In general, audits of healthcare provision are perceived as useful. Individual evaluations, when they are positive, are a reinforcement of individual clinical practice and this affects the provider’s motivation to keep working to achieve good results.

  • Analyzing the data afterwards is definitely a point in our favor. And there are things about which we can say “this could have been better” or “there is a conduct in this type of patient that we can change”. When the results are analyzed afterwards, it is always a learning experience, you always get something out of it (Female, Ob-Gyn, Local Hospital)

Factors related to the women giving birth and their families

Another group of factors affecting efforts to reduce cesarean deliveries is related to the characteristics of and the demands made by women and those who accompany them during labor. The informants agree that how much and what kind of information the women have is important. There is generalized concern about either a lack of information regarding the delivery or the presence of colloquial information, transmitted by word of mouth, which sometimes means that women have erroneous, partial and subjective information that is plagued by myths and confusion.

  • I spend a lot of time explaining things, alleviating fears, offering them the tools that are available and encouraging them to decide how we should proceed. But most of the women here just follow along, they are not well-informed (…). Sometimes they ask you something and you have to say to yourself: “whoa, it looks like we're starting from zero” and it's a real shame (Male, Midwife, Local Hospital)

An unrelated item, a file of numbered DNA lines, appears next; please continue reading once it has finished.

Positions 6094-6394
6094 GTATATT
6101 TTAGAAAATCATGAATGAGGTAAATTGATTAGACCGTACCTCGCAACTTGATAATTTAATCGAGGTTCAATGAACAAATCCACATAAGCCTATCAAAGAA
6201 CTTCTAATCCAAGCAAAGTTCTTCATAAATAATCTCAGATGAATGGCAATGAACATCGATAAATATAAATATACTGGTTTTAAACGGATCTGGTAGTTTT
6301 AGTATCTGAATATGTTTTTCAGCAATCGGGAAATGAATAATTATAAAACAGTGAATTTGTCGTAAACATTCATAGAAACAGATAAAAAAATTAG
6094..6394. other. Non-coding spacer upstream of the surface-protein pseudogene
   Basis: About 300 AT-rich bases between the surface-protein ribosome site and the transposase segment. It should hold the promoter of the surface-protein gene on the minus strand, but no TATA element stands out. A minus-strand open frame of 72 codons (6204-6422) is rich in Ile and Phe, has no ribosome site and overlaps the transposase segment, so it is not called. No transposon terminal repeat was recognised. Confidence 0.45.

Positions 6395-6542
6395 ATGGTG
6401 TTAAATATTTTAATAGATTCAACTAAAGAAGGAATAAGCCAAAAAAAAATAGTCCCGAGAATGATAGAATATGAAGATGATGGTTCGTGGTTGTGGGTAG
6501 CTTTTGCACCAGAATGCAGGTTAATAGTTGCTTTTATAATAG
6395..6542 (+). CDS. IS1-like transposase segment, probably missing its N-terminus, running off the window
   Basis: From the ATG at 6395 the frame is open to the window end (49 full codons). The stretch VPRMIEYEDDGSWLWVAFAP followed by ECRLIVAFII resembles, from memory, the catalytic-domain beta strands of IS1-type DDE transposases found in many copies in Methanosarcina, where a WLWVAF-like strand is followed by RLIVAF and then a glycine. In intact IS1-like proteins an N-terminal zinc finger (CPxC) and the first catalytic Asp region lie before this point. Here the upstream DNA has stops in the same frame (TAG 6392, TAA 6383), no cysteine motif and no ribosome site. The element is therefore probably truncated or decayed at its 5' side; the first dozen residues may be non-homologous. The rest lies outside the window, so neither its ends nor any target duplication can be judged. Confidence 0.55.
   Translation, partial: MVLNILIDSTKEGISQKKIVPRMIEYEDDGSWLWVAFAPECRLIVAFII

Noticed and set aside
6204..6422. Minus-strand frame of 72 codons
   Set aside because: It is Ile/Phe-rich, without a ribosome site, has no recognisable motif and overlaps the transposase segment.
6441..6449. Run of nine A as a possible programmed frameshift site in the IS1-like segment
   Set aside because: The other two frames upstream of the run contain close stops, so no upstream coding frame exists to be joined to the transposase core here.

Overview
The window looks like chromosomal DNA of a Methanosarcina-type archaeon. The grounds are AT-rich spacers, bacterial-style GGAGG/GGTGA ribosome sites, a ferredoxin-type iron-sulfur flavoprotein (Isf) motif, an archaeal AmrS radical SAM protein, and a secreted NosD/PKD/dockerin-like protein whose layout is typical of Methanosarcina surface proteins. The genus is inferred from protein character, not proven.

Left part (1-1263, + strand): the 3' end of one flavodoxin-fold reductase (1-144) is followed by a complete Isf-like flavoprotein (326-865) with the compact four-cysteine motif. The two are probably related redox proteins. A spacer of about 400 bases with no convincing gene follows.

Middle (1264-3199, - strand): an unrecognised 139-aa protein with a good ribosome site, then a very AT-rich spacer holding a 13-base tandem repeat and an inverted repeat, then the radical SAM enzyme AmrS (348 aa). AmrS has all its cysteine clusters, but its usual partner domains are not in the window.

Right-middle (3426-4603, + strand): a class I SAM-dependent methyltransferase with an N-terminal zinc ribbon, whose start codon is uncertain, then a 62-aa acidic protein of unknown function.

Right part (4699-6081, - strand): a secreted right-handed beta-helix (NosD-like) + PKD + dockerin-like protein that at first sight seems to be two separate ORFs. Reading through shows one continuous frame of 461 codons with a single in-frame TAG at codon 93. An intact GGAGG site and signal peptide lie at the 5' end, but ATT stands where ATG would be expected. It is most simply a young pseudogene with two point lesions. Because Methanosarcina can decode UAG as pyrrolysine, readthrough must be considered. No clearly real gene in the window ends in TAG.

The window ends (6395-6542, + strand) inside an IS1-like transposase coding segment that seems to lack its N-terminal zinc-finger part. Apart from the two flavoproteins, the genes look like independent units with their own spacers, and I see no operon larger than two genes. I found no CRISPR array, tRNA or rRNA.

• Mainly it is: “I heard that…, my cousin told me that… and she had a cesarean because…and so on and and so forth”. So, knowledge passed around “mouth to mouth” limits us a great deal because the women come in with a concept in mind, with a pre-conception already formed and you have slowly undo it (Female, Ob-Gyn, Regional Hospital)

Another barrier perceived is excessive information or information that comes from informal sources, such as Internet or magazines. This can generate mistrust and apprehension by patients towards the public healthcare system. This situation is worse when the woman has received maternity care twice over, within the public system and, at the same time, through the private system, because sometimes the information the women receive does not coincide. In addition, the profile of well-informed women is perceived by some groups of informants as an enabling factor for implementation of the PCA while in other groups it is perceived as a negative factor, since this profile contains elements that can contribute to patient-provider clashes.

  • Since they have more information, but often misinformation, they think that a cesarean has a lot of advantages or poses fewer problems for them, when in truth it is the opposite (Female, Midwife, Local Hospital)